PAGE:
Easy lesson to Subnetting By XavierYZ Sub netting is required when you have a large network of computers! If we have a large network of computers and chose to use the default subnet of a private range what happens is the network broadcasts its entire request across the network. This creates a decrease performance. So what subnet masks allow us to do is break a network into segments, but still allow the entire network to function as one. Breaking down subnet into binary Class A 255.0.0.0 = 11111111.00000000.00000000.00000000 Class B 255.255.0.0 =11111111.11111111.0000000.00000000 Class C 255.255.255.0 =11111111.11111111.11111111.00000000 /24 are the CIDR -- Classless InterDomain Routing. CIDR was invented several years ago to keep the Internet from running out of IP addresses. E.g. 192.168.1.1/24 is the default for IP/Subnet for a class C network /24 represents Bits or 1’s…we should all know that a Class C subnet is 255.255.255.0, but how do you figure this out. We know that there are 8bits to each of the 4 octets of an IP address 11111111.11111111.11111111. < 24 1’s represent /24 of the network side Remaining octet will have all zeros which is the host side of a subnet > .00000000 *Note Subnets Start with 1’s and end in 0’s, it will never look like this 11110111.01010000.00000000.00000000 *This chart is hard to read~on the forum, I will post the html when I upload the file at home 192 224 240 248 252 254 255 128 64 32 16 8 4 2 Small numbers represent sums of each bit of an octet e.g., 11111000 = 128+64+32+16+8+0+0+0 or because there are 5 1’s we can just look at the chart and know that 5 1’s are 248 EG. 192.168.1.1/17 = /18 1’s at the front of our subnet Binary format: 11111111.111111111.11000000.00000000 Decimal format: 255.255.192.0 Now what does this subnet mean in reality? Going back to the binary format 11111111.111111111.11000000.00000000 1’s represent the number of networks you can have 0’s represent the number of hosts per network to determine the number of hosts we use this formal 2 to the power of x - 2 = hosts X = #of 0’s 2 to the power of 14 - 2 = 16382 *We subtract 2 because we don’t use 0 or 255 in the last subnet of an IP address So with an IP of 192.168.1.0/18 the subnet is 255.255.192.0 This network can have 16382 computers in one segment of a network. EG scenario. You are the network administrator of a large network using TCP/IP as its only transport protocol. You need to design a network that will handle 25 subnets with a maximum of 2000 hosts. What subnet will you use? A: 255.255.255.0 B: 255.255.240.0 C: 255.255.248.0 D: 255.255.240.0 To determine the answer use our host formula 2 to the power of x-2 = hosts X = #of 0’s We know that hosts = 2000 We need to determine how many 0’s in our subnet we need if x = 0’s Find out how many powers of 2 it takes to reach a maximum of 2000 hosts! 2 to the power of 11 - 2 =2046 Ok! Now we need to put this into a subnet mask. We now know that 11 0’s are need in our subnet mask 0’s represent Hosts 32bits (0’s and 1’s) – 11 bits (0’s) = 21 1’s 11111111.11111111.11111000.00000000 this is our binary format, Transfer it to decimal form and you have 255.255.248.0 So to answer this question A subnet mask of 255.255.248.0 or 192.168.1.0/21 will allow us to have at least 2046 hosts. If anyone finds this txt format difficult to understand I can provide a doc for you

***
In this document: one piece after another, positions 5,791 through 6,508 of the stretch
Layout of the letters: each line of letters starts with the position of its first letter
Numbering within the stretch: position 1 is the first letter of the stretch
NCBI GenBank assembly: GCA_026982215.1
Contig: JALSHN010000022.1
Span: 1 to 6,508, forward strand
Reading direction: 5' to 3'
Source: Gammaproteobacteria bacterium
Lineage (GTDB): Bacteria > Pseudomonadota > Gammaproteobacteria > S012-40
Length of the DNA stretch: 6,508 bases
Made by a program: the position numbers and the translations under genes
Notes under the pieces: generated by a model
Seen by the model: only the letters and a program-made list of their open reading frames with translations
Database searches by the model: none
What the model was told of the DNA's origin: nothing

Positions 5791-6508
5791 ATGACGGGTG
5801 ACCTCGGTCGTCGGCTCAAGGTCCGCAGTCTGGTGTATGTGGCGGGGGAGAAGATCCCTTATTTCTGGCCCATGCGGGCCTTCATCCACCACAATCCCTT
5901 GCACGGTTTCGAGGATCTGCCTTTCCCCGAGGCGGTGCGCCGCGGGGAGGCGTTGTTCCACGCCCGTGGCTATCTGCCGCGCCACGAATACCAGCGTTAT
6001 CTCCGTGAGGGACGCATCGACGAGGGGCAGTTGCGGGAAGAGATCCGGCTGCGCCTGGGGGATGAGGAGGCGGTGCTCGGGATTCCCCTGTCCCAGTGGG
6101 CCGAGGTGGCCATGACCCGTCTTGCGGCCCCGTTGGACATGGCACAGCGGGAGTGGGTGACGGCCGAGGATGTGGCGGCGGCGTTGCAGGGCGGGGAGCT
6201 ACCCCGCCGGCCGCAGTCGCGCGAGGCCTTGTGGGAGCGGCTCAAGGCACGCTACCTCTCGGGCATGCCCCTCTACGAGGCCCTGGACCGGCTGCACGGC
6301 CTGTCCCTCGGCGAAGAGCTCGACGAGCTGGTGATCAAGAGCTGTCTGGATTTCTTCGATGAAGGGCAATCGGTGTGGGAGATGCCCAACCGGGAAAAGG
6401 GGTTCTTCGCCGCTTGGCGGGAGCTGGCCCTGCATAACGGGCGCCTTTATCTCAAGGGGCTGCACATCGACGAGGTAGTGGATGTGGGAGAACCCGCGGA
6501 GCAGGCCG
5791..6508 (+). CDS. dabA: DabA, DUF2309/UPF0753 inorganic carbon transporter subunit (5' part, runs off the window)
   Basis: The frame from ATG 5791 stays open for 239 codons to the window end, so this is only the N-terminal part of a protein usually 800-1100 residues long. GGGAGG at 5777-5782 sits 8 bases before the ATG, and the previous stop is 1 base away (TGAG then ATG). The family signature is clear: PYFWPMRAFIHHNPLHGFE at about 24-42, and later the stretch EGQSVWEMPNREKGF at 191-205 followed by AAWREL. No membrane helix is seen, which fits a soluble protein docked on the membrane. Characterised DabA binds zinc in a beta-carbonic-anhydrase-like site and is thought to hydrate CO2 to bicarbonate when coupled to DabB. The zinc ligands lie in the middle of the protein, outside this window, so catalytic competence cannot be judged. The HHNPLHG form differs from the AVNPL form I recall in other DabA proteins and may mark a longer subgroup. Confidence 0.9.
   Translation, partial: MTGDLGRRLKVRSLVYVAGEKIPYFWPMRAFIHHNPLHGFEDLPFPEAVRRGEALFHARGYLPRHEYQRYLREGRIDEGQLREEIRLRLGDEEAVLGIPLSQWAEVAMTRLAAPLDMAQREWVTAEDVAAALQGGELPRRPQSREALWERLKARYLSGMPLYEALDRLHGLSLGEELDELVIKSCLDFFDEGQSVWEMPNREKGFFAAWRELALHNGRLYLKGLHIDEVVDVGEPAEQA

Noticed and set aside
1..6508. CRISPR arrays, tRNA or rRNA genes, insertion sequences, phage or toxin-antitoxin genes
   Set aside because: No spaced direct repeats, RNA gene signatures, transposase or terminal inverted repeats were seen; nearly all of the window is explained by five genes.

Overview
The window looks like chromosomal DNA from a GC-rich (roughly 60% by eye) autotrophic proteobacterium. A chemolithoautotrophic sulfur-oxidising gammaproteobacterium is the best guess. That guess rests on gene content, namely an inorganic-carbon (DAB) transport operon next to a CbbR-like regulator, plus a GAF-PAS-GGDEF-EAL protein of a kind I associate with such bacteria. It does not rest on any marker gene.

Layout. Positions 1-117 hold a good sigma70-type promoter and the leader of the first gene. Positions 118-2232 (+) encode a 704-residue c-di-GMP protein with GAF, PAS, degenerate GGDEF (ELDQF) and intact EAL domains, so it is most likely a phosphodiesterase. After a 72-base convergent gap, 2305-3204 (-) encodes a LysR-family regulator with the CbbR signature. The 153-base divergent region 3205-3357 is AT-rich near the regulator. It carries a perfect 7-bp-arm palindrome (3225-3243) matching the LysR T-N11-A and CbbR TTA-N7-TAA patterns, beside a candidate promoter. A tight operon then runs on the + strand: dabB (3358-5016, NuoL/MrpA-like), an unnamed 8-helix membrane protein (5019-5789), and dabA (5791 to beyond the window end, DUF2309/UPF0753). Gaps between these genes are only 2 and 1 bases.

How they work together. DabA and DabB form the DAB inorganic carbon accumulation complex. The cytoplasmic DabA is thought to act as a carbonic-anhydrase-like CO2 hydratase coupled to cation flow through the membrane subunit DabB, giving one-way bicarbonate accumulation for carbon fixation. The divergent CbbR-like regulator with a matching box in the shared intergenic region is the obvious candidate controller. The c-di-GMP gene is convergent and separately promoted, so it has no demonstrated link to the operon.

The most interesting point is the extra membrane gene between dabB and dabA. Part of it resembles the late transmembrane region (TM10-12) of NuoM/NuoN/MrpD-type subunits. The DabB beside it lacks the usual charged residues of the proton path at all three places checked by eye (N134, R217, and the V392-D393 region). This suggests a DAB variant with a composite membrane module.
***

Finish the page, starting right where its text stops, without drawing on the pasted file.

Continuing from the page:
wow, this is great.. very helpful. I wish I had more computers, I only have 4, 3 can't be used for servers, or firewalls- they are peoples PC's :cry:

This is going to come in handy, I'm taking a 'mentor' class at an ISP that I work for, on IP and subnetting.

Sorry, I think you are wrong. 192.168.1.1 is a class C address, so the smaller subnet mask possible is /24. It could be bigger (/24, /25, ... , /32) but cannot be smaller than the defaul subnet mask.